A maritime service company based in Seattle, Washington, has set out to prove that the old workhorse of the sea — the tugboat — can be mighty without leaving behind a mighty carbon footprint.
Foss Maritime Company is currently building what the Los Angeles Times (http://www.latimes.com/news/science/environment/la-fi-tugboat13-2008nov13,0,6166320.story) has dubbed “the Prius of tugboats.” Under construction at a factory in Rainier, Oregon, the low-emission Hybrid Tug is expected to begin service at California’s San Pedro Harbor early next year.
Built with the same dynamic positioning thruster technology that helps keep deep-water oil rigs in place, the Hybrid Tug will produce far less nitrogen oxide, sulphur dioxide, carbon dioxide and particulate pollution than a regular tug, according to Foss. It’s also much quieter than most tugs, so noise pollution goes down too.
The design has already won the attention of the U.S. Environmental Protection Agency, which this year gave it a Clean Air Excellence Award for Clean Air Technology.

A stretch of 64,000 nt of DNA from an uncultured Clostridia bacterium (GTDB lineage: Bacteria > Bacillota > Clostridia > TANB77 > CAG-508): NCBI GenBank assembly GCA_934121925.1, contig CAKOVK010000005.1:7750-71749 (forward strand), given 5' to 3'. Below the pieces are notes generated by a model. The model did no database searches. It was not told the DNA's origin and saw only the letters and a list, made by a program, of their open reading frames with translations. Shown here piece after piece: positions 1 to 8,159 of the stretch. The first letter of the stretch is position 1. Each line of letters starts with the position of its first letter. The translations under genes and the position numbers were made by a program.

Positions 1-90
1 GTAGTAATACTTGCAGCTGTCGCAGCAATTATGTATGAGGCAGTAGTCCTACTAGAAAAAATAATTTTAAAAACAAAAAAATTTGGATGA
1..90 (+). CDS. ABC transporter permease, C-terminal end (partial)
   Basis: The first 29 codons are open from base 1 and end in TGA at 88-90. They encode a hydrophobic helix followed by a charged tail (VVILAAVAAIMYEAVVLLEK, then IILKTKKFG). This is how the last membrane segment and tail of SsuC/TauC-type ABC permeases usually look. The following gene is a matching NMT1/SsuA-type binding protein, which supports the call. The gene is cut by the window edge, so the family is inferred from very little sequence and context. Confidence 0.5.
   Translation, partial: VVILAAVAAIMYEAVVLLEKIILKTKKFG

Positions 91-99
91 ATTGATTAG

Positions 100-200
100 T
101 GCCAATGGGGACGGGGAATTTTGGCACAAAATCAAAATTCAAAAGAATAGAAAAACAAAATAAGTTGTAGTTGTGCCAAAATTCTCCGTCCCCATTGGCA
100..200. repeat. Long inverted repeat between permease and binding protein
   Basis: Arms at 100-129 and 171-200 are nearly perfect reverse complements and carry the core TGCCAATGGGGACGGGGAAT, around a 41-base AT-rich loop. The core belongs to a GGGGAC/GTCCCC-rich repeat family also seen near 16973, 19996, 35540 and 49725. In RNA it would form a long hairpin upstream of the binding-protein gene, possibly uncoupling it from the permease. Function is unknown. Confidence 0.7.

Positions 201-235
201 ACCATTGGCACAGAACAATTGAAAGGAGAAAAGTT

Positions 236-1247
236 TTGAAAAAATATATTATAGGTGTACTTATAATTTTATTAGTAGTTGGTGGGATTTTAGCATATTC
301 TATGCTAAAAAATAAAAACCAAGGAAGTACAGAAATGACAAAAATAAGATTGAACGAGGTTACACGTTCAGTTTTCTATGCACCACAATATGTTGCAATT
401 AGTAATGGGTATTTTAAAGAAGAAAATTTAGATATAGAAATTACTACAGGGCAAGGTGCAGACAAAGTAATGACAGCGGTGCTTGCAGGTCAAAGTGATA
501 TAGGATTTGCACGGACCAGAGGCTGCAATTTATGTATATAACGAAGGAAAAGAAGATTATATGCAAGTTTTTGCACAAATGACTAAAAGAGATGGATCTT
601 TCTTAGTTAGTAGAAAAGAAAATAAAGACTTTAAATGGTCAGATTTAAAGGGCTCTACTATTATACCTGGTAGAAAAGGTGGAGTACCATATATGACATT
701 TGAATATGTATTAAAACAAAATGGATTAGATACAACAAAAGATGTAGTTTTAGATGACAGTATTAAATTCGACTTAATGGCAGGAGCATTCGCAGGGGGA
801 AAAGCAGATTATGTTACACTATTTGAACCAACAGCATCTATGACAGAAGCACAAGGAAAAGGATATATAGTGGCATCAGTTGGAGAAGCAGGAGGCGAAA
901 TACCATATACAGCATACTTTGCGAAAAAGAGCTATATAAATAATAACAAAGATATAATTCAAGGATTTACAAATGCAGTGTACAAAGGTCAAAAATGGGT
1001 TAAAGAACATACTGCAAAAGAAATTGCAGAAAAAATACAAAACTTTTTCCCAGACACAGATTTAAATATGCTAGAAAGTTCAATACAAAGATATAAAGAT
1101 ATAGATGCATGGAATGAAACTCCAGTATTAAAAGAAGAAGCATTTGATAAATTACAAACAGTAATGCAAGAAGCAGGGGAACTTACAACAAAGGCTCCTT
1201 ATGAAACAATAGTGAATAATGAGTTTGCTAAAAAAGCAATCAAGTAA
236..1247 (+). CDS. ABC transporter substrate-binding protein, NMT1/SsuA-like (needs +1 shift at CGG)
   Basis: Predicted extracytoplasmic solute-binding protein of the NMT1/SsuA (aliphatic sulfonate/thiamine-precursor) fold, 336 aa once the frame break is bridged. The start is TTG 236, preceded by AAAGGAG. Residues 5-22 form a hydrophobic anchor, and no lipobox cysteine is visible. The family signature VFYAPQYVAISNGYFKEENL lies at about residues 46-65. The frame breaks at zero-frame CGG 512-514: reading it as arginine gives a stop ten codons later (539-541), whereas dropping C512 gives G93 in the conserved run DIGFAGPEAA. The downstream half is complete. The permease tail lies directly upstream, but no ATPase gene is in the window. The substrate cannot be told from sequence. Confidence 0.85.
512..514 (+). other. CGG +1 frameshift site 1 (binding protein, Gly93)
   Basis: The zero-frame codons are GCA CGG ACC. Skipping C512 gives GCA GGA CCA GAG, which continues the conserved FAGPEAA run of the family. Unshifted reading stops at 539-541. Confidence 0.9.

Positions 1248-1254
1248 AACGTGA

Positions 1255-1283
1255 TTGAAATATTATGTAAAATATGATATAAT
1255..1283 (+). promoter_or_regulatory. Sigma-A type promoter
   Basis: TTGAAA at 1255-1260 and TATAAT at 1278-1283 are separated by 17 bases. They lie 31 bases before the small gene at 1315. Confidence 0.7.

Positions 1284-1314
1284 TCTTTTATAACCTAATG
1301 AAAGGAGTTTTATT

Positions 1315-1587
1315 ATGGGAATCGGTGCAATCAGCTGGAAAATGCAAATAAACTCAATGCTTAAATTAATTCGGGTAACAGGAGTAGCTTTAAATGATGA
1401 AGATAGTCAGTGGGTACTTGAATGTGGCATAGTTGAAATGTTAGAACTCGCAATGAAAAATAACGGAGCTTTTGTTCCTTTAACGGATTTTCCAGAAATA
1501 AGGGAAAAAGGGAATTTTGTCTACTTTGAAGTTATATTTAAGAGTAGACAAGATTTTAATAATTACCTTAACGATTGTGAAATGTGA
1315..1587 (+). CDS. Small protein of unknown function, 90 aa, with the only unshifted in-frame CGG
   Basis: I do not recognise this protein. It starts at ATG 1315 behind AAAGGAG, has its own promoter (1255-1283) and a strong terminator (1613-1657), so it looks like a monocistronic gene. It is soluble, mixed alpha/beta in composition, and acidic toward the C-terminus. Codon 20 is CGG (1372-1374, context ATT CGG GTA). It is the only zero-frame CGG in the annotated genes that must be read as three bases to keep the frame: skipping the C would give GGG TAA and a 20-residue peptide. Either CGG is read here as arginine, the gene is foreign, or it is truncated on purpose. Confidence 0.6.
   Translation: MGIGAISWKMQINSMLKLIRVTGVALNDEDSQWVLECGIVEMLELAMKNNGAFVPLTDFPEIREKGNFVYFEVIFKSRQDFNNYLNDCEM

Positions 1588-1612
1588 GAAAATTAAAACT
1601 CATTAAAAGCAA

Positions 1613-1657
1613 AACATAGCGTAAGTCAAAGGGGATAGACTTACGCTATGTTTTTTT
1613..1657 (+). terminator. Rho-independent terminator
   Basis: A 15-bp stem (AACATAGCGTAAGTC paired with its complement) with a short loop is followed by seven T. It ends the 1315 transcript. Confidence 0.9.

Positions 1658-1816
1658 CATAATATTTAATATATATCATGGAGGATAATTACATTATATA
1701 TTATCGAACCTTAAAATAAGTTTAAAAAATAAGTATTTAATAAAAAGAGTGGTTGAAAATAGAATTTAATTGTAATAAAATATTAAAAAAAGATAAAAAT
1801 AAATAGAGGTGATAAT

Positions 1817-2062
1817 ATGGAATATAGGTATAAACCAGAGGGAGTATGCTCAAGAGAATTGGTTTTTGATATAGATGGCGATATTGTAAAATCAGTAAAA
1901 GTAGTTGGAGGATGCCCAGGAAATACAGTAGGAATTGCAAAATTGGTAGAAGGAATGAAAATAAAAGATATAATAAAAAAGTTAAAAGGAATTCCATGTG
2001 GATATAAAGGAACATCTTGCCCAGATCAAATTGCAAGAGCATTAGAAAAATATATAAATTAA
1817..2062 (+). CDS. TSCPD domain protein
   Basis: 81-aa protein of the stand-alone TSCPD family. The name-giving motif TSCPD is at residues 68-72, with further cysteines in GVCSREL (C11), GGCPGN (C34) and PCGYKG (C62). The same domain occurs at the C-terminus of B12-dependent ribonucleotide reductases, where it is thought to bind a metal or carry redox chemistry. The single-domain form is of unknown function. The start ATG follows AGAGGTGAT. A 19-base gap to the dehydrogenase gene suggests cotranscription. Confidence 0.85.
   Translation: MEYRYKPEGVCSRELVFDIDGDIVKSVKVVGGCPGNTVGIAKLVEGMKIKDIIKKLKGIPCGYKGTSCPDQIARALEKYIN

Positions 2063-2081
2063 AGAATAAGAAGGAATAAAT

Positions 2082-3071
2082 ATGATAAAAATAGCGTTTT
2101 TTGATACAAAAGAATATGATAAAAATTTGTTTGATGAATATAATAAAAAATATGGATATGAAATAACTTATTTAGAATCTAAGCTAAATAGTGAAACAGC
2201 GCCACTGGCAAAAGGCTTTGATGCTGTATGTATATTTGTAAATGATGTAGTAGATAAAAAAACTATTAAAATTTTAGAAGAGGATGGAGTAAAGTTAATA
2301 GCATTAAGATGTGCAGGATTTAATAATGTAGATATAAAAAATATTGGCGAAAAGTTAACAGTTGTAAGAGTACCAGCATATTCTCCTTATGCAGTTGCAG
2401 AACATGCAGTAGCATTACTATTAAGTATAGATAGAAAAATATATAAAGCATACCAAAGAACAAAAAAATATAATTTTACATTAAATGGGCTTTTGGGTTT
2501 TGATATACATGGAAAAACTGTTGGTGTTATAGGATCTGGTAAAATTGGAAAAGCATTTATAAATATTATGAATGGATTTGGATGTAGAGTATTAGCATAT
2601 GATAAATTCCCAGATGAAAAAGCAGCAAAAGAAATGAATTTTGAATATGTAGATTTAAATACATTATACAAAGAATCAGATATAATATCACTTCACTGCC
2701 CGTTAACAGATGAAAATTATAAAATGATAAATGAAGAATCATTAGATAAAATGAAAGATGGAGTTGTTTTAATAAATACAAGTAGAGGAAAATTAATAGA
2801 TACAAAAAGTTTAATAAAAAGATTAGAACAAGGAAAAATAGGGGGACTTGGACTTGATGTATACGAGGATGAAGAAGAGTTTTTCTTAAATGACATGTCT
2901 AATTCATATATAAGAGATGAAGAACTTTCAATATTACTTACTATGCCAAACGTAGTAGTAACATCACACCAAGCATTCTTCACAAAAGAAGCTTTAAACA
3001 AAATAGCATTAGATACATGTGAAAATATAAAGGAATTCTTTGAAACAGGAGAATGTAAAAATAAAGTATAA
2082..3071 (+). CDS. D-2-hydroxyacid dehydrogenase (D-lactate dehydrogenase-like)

Foss is also hoping its Hybrid Tug will receive Lloyd’s Register North America’s Green Passport certification. If so, the vessel would become the first tugboat in North America to have that designation.
The Hybrid Tug needn’t be lonely for long, though: Foss says the technology can be used to adapt existing tugboats for cleaner and more fuel-efficient operations as well.
Considering the standard tugboat is an energy wastrel — spending half its time idling and running on full power just 7 percent of the time — the faster, the better, Greenbang says.